Physicist Filippo Radicchi of Northwestern University said he conducted the analysis to show how complex analysis can reveal interesting facts in statistical data, a Northwestern release said Tuesday.
Radicchi ran a computer algorithm, similar to the one used by Google to rank Web pages, on digital data from hundreds of thousands of matches, using date from the Association of Tennis Web site.
He quantified the importance of players and ranked them by a "tennis prestige" score determined by a player's competitiveness, the quality of his performance and number of victories.
"In this particular ranking system, it's more important to win a single match against a very good player than many matches against not-so-good players," Radicchi said.
"One of the reasons Jimmy Connors ranks on top is because he played for more than 20 years and had the opportunity to win a lot of matches against other very good players, he said.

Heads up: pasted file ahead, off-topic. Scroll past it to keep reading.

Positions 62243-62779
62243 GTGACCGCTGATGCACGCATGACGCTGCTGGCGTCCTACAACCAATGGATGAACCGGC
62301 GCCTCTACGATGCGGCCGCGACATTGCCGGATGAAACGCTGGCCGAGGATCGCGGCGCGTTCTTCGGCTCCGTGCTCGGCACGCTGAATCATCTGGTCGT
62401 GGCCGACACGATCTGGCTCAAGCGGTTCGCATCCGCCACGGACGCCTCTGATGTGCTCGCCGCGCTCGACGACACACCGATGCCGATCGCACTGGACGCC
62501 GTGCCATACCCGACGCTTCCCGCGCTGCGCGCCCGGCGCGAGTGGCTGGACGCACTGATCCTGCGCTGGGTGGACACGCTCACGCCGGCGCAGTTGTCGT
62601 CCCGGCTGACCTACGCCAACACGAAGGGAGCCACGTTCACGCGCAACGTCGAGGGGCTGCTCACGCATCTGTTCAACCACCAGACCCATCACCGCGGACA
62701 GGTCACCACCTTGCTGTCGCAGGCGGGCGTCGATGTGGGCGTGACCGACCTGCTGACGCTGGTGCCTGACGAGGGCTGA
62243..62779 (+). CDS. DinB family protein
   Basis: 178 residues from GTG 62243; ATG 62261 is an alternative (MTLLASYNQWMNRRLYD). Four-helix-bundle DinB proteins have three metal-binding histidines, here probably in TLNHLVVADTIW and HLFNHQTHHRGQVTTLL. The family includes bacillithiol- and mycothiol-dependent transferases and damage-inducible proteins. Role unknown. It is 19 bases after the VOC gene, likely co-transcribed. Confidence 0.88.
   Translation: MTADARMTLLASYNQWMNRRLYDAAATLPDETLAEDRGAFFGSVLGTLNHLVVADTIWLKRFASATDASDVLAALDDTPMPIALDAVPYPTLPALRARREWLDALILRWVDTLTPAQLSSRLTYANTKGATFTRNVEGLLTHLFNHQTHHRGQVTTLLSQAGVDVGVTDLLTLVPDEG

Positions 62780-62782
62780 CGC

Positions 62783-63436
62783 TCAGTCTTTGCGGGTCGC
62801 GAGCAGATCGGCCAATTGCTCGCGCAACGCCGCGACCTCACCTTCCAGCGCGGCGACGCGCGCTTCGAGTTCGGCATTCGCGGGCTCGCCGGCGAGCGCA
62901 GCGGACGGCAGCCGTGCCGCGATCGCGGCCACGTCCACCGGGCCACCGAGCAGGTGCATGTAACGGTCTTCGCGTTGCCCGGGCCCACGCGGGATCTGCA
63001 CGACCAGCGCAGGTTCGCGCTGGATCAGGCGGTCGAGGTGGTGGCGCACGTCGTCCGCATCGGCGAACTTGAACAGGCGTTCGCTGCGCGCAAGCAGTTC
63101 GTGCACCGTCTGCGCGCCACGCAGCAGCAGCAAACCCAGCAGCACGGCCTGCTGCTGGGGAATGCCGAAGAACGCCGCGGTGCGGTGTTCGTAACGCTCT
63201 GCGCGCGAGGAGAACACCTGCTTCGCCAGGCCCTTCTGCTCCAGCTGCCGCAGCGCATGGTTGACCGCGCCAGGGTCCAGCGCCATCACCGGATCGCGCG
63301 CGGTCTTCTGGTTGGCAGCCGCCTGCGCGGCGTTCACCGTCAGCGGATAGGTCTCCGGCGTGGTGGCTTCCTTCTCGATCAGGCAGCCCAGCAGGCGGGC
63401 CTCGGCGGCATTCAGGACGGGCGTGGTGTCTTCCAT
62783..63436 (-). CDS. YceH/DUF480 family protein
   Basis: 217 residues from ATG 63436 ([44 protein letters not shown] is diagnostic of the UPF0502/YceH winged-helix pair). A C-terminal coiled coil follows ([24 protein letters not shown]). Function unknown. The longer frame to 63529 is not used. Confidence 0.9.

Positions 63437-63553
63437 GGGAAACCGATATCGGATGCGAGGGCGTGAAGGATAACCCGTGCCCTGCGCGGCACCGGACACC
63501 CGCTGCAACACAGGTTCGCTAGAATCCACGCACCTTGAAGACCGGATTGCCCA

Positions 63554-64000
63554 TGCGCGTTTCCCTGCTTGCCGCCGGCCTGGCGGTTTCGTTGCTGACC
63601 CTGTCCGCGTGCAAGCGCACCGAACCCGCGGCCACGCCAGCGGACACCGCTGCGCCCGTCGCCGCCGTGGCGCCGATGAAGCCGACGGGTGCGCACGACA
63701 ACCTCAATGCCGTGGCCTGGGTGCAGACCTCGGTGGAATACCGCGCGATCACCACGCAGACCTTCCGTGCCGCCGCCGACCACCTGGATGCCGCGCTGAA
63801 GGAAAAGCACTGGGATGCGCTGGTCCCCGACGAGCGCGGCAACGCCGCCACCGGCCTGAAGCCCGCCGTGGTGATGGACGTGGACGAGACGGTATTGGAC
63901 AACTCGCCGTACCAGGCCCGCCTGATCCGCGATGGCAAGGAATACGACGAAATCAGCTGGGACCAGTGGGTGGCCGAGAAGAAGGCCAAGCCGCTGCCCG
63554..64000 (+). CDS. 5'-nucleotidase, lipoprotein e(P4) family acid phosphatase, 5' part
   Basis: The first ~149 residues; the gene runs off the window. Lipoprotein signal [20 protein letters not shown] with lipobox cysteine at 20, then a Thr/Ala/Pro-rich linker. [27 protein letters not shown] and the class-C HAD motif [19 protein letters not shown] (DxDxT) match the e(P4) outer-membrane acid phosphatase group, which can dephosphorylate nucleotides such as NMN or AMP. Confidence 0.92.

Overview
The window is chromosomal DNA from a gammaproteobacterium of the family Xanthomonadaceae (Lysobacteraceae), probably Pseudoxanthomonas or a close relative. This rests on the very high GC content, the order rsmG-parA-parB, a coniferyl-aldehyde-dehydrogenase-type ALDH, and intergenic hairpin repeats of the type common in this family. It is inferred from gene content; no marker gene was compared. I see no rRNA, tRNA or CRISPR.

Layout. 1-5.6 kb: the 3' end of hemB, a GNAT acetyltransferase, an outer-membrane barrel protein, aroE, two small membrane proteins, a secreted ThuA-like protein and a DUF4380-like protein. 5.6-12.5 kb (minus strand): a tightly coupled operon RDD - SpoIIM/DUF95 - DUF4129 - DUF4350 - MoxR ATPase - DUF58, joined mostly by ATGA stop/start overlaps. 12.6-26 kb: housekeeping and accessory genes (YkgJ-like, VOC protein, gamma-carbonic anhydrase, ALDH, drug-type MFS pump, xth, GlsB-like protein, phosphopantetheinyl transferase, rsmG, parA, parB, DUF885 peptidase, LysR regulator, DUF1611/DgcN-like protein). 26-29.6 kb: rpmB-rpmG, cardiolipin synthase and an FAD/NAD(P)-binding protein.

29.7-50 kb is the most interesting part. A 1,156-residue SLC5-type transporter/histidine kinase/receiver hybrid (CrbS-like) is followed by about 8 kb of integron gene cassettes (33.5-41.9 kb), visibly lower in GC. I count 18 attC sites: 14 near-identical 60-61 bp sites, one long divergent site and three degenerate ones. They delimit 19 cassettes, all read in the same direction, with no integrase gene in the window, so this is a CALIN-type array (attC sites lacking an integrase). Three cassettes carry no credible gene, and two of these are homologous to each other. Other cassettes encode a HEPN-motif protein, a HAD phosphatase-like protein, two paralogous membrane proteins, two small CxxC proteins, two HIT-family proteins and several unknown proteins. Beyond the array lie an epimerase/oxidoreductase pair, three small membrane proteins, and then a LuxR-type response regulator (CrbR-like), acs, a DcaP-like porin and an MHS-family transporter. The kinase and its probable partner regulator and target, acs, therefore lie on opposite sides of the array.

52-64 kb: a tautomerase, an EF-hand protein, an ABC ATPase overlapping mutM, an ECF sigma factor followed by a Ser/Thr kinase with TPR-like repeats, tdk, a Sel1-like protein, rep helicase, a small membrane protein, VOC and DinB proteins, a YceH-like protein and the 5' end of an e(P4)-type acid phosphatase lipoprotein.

Ivan Lendl was second behind Connors in the rankings, followed by John McEnroe, Guillermo Vilas and Andre Agassi.
Radicchi, a life-long tennis fan, said he expects current greats Roger Federer and Rafael Nadal, currently ranked at No. 7 and No. 24 respectively, to eventually move up in the rankings if they face tough competition and continue to win matches.
"The rankings are a snapshot of who is at the top at this time," Radicchi said. "Players who have yet to retire are penalized with respect to those who have ended their careers. Prestige scores strongly correlate with the number of victories, and active players haven't played all the matches of their careers yet."